As the son of hot sauce lovers and immigrants from Hungary, I noticed as far back as the 1960s that my parents put Tabasco on absolutely everything. They were longing for the spiciness that was not common in American foods when hot sauce was first starting it’s breech into our cuisine. At the time, Tabasco was the primary hot sauce available and it became the temporary replacement that allowed my parents to experience all the pleasure that capsicum can bring.
Today, we do not have to rely solely on Tabasco for a hit of heat. While Tabasco accounts for 18% of the hot sauce market, there are now thousands of hot sauces available in the United States, many based on the flavors of particular ethnic cuisines.
There have been small pockets of hot sauce lovers around the country for years, but suddenly, we’re seeing that hot sauce is hitting mainstream culinary experiences. If you’re looking to spice up your omelet at your local diner, you might find Franks, Crystal, Cholula, or Texas Pete sitting next to that bottle of Tabasco on your table. These sauces have crept into restaurants and supermarket shelves across the country without much fanfare. And yet, they’ve sparked an explosion in hot sauce sales, transforming the American palate forever. Sales of hot sauce have grown by 150% since 2000, which is more than all the other condiments—ketchup, mayonnaise, mustard, BBQ sauce—combined. Hot sauce is now a billion-dollar industry.
Despite the strongly ethnic origins of many popular types of hot sauce, its popularity has transcended those communities, pointing to evolving American tastes. Sriracha, for instance, is perhaps the best-known Asian hot sauce, largely because it has developed a cult following among young people. In a 2013 documentary about the sauce, Americans of all backgrounds were seen zealously dousing it on their sandwiches, salads, eggs, hot dogs, and popcorn.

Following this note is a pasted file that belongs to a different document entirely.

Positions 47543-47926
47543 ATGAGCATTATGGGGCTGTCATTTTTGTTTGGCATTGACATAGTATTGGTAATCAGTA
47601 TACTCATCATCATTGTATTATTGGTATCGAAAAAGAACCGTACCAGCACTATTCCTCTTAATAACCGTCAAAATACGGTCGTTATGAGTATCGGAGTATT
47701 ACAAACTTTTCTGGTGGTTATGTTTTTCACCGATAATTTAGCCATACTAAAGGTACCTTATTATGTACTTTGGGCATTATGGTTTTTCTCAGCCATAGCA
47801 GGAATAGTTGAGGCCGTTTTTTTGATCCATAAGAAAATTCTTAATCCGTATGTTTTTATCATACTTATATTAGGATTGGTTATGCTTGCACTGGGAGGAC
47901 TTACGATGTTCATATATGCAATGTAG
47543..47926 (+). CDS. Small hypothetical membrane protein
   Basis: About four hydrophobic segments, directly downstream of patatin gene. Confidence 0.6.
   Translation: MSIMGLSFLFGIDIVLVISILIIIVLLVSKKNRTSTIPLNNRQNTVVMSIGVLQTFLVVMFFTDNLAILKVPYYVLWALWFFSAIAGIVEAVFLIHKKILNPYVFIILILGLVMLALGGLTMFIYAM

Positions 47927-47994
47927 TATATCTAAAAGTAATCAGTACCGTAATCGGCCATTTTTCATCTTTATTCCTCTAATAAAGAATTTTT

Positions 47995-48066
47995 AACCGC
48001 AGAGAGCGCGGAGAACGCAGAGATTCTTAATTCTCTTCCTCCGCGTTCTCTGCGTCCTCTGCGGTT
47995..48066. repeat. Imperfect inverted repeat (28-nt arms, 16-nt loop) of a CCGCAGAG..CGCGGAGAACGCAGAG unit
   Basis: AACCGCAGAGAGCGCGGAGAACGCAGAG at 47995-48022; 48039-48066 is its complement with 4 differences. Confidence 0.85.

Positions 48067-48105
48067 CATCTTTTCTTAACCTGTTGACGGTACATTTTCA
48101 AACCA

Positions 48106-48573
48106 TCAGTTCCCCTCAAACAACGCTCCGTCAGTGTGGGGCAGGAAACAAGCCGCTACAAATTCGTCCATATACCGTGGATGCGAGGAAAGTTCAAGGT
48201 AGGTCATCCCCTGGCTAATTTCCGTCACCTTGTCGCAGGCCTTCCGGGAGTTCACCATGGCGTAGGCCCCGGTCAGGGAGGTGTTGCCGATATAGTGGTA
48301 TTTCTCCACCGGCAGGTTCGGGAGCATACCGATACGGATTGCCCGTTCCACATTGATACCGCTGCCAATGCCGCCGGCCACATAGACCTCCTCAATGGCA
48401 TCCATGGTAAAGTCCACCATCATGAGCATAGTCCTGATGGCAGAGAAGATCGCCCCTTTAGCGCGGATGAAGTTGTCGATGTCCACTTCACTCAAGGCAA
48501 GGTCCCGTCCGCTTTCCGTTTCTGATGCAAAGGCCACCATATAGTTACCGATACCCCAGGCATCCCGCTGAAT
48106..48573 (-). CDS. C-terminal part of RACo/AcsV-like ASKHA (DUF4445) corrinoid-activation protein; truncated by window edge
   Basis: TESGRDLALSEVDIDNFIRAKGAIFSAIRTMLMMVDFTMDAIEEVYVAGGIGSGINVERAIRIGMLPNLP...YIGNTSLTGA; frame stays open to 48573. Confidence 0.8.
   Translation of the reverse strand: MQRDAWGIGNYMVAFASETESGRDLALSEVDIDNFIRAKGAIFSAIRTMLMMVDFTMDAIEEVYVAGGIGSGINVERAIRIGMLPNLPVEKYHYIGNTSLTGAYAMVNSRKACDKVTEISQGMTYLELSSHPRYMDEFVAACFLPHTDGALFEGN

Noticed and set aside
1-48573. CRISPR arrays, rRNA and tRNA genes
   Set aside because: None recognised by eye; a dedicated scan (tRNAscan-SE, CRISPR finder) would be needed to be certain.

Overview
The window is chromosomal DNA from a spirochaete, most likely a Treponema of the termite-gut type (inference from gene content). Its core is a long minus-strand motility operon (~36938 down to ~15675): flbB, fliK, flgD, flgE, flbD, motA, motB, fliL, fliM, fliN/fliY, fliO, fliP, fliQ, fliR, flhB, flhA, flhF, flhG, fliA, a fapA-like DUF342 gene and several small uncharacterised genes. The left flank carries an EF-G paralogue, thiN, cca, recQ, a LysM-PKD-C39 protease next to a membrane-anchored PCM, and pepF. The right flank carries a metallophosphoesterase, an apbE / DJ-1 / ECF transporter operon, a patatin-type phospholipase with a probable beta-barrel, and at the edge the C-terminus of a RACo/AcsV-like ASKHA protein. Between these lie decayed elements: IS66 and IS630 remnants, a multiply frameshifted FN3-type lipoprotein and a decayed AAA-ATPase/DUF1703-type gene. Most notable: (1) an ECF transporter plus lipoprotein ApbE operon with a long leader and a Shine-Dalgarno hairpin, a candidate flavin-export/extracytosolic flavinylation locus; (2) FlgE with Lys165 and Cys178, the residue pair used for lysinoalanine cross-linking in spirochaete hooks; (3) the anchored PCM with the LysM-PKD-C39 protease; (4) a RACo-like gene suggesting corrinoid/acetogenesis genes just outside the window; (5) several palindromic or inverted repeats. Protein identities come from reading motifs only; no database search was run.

The brands mentioned previously in this article – Tabasco, Franks, Crystal, Cholula and Texas Pete – are the five largest players in the hot sauce industry. These hot sauces account for nearly 50% of the billion dollar market. With literally thousands of hot sauces on the market, this large percentage demonstrates an incredibly high amount of brand loyalty consumers maintain.
I’ve often wondered what creates the immense loyalty to these five brands. The three prominent reasons I have come up with is this. First, they are the oldest manufacturers and as such, they are the ones that have been on the table since most of us were kids. As most people are resistant to change we habitually reach for that bottle we’re used to when shopping for hot sauce. Secondly, because of this habitual need for the recurring sauce, most people simply are not aware of the thousands of variations that exist in the market place. Thirdly, the ingredients in these sauces are relatively simple. Please do not take this as a negative comment on these sauces; I am not negating the quality of these sauces by any means. Because of the simplicity of their ingredients they are able to maintain their market share with pricing. Many of the new sauces that have come to market are admittedly more expensive than the “big five”.
Discovery, meanwhile, is becoming easier for hot-sauce enthusiasts. In the warmer months, hot sauce festivals are growing in many major cities—Austin, Los Angeles, Chicago—collectively attracting hundreds of thousands of pepper aficionados from coast to coast. At the third annual New York City Hot Sauce Expo in April, for instance, 10,000 fans of the condiment showed up in Brooklyn for a two-day affair to taste the newest varieties of sauce on the market.
These smaller, newer, sauce manufacturers rely on fans spreading their enthusiasm for the brand through word of mouth and on social media. Speaking of which, if you have any pictures of your experiences here at Pepper of Key West, please post them on Facebook or to our Instagram page. Any comments on Facebook, TripAdvisor, or a product page on our website is truly appreciated!
New hot sauce brands are popping up every day, each with a different flavor profile and cultural heritage. And Americans are only becoming more discerning in their appreciation of hot sauces. Owning a hot sauce store, I’m obviously a hot sauce aficionado and believe that there is still room for new sauces.